This graph shows a test that initially has a net-negative value: the initial development costs outweigh the benefits in time saved. However, the time saved eventually overcomes the initial cost as well as ongoing maintenance costs to provide positive value. Every test goes through some lifecycle like this based on all the variables listed above.
Depending on initial development costs, maintenance costs, and benefits derived, the test may break even and provide positive value much sooner, or possibly never break even:
The above graph describes a test that was initially providing some value (after initial development, the line slopes up), but then later stops providing value. Perhaps this test stopped being run, or was so flaky that nobody trusted it, or the feature it tested was sunset. Regardless of the reasons, the graph tells us that we would have been better off never automating the test in the first place.
This is the key point: that the value of automated tests is impacted by many variables, and depending on these variables, automated tests can have either a positive or negative lifetime value in terms of overall time saved.
The Many Types of Automated Tests
Next, let’s consider what the value-over-time graphs would look like for different types of automated tests. By types of tests, we mean everything from small, code-level unit tests, slightly larger “social” unit tests, even larger component tests, higher level integration tests, tests that bypass the UI and hit APIs directly, tests that mock the APIs and exercise just the UI, E2E tests that span the full tech stack, etc.
It’s important to note that in complex, modern software there are many, many possible types of automated tests; there are an almost unlimited number of ways you can decompose the system into pieces and attempt to isolate just this piece or that piece. Each of these isolations represents a possible test type.
An exploration of every type of automated test that could conceivably be created against a non-trivial architecture is beyond the scope of this article, but I’d recommend the Practical Test Pyramid and Test Strategies for a Microservice Architecture as good primers. To keep this post succinct, we will only consider the two extremes: the small unit test and the large, full end-to-end (E2E) test.
What would the cost/benefit equation and the graph of the value-over-time look like for a unit test? Some unique characteristics of unit tests:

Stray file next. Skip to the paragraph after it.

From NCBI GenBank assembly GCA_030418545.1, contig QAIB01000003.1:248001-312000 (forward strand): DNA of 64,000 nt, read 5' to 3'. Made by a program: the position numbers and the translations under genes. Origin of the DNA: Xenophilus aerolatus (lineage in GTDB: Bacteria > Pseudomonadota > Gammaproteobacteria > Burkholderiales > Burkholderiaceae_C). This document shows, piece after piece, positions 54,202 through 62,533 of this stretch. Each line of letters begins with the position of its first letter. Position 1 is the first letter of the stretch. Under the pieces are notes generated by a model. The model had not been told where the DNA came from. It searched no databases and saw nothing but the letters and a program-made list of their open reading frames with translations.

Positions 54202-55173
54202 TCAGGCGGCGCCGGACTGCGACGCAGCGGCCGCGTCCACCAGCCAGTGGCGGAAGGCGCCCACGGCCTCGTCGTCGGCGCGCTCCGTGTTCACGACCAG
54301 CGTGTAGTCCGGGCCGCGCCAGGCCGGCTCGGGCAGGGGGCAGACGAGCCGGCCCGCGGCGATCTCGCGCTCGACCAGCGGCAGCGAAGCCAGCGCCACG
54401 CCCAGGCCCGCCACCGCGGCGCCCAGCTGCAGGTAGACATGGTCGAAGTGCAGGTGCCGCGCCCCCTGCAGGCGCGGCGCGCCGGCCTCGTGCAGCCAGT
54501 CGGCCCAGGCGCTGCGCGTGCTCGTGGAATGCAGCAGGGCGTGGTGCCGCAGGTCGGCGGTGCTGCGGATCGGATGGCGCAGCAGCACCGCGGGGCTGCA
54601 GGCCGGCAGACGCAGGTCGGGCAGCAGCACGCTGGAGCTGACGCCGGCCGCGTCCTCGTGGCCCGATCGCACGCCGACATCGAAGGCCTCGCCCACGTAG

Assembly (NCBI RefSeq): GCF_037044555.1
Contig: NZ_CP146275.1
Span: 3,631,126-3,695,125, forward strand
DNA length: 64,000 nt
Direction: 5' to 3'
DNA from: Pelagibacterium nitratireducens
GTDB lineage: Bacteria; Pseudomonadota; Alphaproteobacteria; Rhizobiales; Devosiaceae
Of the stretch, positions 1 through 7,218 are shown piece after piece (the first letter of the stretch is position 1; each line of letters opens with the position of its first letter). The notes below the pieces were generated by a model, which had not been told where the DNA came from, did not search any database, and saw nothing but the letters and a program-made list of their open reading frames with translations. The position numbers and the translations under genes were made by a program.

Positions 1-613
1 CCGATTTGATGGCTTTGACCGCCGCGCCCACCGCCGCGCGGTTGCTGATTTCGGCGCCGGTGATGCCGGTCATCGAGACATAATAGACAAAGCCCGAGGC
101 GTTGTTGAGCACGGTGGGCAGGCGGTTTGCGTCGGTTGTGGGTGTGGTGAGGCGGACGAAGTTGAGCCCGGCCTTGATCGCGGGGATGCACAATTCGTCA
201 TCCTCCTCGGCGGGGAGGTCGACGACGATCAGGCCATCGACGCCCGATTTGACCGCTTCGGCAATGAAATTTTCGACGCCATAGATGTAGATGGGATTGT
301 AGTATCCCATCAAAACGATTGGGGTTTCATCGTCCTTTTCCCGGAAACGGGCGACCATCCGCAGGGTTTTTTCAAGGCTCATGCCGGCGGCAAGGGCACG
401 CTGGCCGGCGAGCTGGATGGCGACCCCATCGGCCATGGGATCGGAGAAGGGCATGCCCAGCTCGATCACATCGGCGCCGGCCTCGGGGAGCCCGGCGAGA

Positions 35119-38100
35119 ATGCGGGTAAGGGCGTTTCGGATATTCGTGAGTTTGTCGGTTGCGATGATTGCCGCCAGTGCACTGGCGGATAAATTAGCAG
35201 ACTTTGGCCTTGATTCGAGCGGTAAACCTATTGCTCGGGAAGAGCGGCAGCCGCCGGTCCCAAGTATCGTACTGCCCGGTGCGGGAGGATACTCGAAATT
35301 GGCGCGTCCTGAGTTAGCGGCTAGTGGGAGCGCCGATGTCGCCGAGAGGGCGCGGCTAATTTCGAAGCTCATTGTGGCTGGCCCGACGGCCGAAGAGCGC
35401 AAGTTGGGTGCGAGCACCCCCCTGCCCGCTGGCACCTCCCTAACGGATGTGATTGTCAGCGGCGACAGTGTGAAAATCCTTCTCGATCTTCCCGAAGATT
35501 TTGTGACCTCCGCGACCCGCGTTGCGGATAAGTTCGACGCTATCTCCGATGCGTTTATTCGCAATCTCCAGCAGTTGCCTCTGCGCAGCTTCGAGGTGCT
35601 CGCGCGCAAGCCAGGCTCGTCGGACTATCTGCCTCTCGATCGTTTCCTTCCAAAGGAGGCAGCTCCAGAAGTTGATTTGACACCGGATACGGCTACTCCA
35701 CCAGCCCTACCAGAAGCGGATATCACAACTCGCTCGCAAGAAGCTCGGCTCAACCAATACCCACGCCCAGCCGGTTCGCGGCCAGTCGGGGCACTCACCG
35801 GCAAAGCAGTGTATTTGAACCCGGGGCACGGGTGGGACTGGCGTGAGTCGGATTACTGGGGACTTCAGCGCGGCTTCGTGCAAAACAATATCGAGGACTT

- Unit tests can usually be written in a matter of minutes, if not seconds
- Unit tests are (or should be) immune to external state. Meaning they set up mocks, doubles, stubs, etc. to deterministically control the execution path.
- Unit tests can be executed in milliseconds, suites of unit tests in seconds.
- Unit tests will likely be executed thousands of times a day, not only within a CI/CD pipeline for every commit, but also locally by each developer as code is written.
- Even with 100% coverage, unit tests cannot prove the application actually works as expected, and only validate an incredibly small (usually singular) thing.
Given this assessment, the value-over-time graph of a unit test is probably very different from our generic graph: it has almost no up-front cost, minimal maintenance, and while it is executed all the time, each incremental execution actually provides only a very small amount of value.
The graph would probably look something like:
What about the largest of all automated tests, the E2E? What would the value-over-time graph look like for it?
Some key points about E2E tests:
- E2E tests (by definition) are impacted by the most state and thus require the most setup and test data control.
- E2E tests are executed against a full environment. Often parts of this environment are shared.
- E2E tests often include many (dozens, even hundreds) of serial steps.
- E2E tests are the slowest of all tests, possibly running for minutes.
- E2E tests usually have to drive functionality through a user interface.
- E2E tests are usually executed much later in a CI/CD pipeline.